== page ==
To follow up on my previous posts about the meltdown of the welfare system in Colorado, there is news today of how this is impacting pre-natal care in the state.
Most people do not understand the real nature of government assistance to the poor and lower middle class. People tend to assume that the benefits are a lot higher, and that more people get cash. Medicaid is often not thought about at all, but the reality is that to most of the people I deal with, the Medicaid is the most important assistance that they receive. And in many cases, Medicaid is the only assistance that people receive. For pregnant women, this is a very big deal.
Today the Rocky Mountain News reports:
"More Colorado mothers are getting little or no prenatal care, and it's beginning to show with more unhealthy babies, a hospital manager says.
"We're seeing more women show up in labor having no prenatal care," said Barbara Hughes, director of the Exempla St. Joseph Medical Center's midwife program.
Hughes blames a change in state policy last year that no longer allows counties or doctors to "presume eligibility" for Medicaid for a pregnant woman who seems to have very little money.
And here's the kicker:
She also blames the state's new $200 million Colorado Benefits Management System, which is supposed to determine eligibility for welfare payments, but has been beset by problems.
If a pregnant woman applies for Medicaid, but then has to wait three or four months to be approved, she loses out on most of the crucial prenatal care, say health officials who want presumptive eligibility restored.
A specific example of how bureaucratic stupidity effected a real person is cited by the story:
...one pregnant mother who applied for Medicaid last August, just before the change in presumptive eligibility. "She decided to wait for her Medicaid application to go through," Hughes said. "It took five months. She missed all her prenatal visits over that time." She finally showed up at St. Joseph, about 10 days before her baby's due date. "The baby was already dead," Hughes said. "It's so tragic."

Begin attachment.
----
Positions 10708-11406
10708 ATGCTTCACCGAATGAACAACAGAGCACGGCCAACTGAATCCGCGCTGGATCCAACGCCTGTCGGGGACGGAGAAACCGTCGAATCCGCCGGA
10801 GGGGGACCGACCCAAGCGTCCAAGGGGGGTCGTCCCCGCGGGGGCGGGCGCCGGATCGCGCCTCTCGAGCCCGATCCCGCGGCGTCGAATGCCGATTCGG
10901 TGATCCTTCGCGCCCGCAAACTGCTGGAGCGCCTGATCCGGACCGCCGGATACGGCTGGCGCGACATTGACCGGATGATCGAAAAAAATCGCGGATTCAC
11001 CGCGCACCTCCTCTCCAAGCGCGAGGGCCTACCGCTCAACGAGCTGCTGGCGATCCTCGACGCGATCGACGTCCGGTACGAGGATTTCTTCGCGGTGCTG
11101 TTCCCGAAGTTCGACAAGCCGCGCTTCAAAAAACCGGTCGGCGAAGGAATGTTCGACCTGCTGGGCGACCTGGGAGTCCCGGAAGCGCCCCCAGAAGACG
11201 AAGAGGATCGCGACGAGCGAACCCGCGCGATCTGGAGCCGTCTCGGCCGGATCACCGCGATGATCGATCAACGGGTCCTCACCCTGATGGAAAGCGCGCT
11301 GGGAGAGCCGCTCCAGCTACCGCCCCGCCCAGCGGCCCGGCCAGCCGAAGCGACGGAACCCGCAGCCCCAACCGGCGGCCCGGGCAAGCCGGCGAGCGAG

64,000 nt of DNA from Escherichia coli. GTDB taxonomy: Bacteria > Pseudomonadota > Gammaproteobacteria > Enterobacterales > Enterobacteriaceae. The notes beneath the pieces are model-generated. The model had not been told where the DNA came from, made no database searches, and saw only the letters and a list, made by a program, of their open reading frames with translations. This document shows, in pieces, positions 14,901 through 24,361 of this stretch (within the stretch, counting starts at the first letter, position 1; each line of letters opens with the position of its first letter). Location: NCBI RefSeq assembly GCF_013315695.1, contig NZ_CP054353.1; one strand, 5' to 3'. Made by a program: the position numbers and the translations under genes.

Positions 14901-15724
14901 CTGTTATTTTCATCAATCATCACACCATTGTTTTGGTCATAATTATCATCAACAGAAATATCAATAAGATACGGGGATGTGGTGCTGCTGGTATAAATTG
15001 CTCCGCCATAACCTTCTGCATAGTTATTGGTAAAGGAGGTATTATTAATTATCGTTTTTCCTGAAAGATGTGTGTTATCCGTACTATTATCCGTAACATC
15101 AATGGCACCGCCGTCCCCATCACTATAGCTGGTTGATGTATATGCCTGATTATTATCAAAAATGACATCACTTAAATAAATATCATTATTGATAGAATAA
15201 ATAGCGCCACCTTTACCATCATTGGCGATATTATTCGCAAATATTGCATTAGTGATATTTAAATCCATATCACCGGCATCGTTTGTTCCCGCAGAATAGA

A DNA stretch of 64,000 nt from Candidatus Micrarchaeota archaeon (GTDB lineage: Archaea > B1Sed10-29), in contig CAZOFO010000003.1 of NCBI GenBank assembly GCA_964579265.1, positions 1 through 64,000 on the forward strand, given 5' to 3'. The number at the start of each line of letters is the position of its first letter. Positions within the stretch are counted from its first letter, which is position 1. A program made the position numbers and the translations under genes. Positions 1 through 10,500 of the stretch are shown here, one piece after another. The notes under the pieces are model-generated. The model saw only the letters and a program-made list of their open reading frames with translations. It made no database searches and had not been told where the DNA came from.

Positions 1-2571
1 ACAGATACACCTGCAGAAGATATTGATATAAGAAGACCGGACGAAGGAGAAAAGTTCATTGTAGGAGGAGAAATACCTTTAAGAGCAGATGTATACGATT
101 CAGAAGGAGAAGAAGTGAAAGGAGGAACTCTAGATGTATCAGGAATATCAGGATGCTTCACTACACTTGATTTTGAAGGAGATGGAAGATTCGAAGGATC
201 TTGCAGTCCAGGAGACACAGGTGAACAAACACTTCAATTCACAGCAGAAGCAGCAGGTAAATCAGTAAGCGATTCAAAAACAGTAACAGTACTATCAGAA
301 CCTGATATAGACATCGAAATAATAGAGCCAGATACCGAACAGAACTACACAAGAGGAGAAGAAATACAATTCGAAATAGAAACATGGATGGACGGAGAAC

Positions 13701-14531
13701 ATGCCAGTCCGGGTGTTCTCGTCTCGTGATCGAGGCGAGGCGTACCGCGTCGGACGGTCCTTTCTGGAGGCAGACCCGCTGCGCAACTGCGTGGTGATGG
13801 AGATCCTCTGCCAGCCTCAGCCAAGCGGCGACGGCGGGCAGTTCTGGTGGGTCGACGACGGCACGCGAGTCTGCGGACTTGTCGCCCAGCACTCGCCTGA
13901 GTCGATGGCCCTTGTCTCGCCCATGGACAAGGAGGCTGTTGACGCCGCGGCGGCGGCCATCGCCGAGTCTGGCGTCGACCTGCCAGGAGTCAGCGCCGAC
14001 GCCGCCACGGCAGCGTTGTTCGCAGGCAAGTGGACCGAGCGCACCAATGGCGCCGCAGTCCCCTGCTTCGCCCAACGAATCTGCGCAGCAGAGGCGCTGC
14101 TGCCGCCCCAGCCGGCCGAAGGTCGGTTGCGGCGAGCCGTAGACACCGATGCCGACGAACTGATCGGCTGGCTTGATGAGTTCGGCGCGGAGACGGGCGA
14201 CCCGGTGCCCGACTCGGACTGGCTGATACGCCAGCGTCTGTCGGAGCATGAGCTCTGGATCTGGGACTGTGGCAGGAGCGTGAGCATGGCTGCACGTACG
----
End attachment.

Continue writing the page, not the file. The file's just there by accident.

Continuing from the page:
The fact that the case was not certified in 15 days is due to the change in presumptive eligibility. The fact that the case was not certified in at least 30 days is due to this disaster of a computer system that was pushed through before it was ready, with no plan to deal with the possibility of it being a total flop, as has turned out to be the case. 5 months is an unheard of length of time to wait for an application for pregnancy Medicaid.
Again, Texans should be taking note, because there is good reason to believe that a meltdown is in the works here in the not too distant future.
Update: Today was the original Court-Ordered deadline for the state of Colorado to clean up at least 40% of it's backlog. Not suprisingly, they didn't meet the deadline. Here is the lattest from the Associated Press:
A new report says that nearly a thousand calls for urgent state welfare or Medicaid benefits remain unresolved following problems with Colorado's new computer system.
The computer system has been blamed for causing a backlog of nearly 30,000 people waiting to find out if they can receive benefits. District Judge John Coughlin ordered the state to reduce its backlog by 40 percent and open a phone bank to help people with emergencies within five days.
Coughlin originally set a deadline of today for the state to reduce its backlog and provide proof. He has agreed to give the state until March seventh to provide its report.
Rhonda Bentz is a spokeswoman for the Department of Health Care Policy and Financing. She says some cases have taken a while to resolve because the state has to track down information with the applicant or with the county where they live.
That last line is just an excuse. This information always has to be tracked down. That is the job of determining eligibility for the programs in question. The reason for the backlog, and the reason why they can't catch up is that they made a series of bad decisions that resulted in an implosion of the system, and now they have to try to fix a badly damaged ship while still at sea (because you can't just tell the poor that you get back with them in a year, after you sort all this through).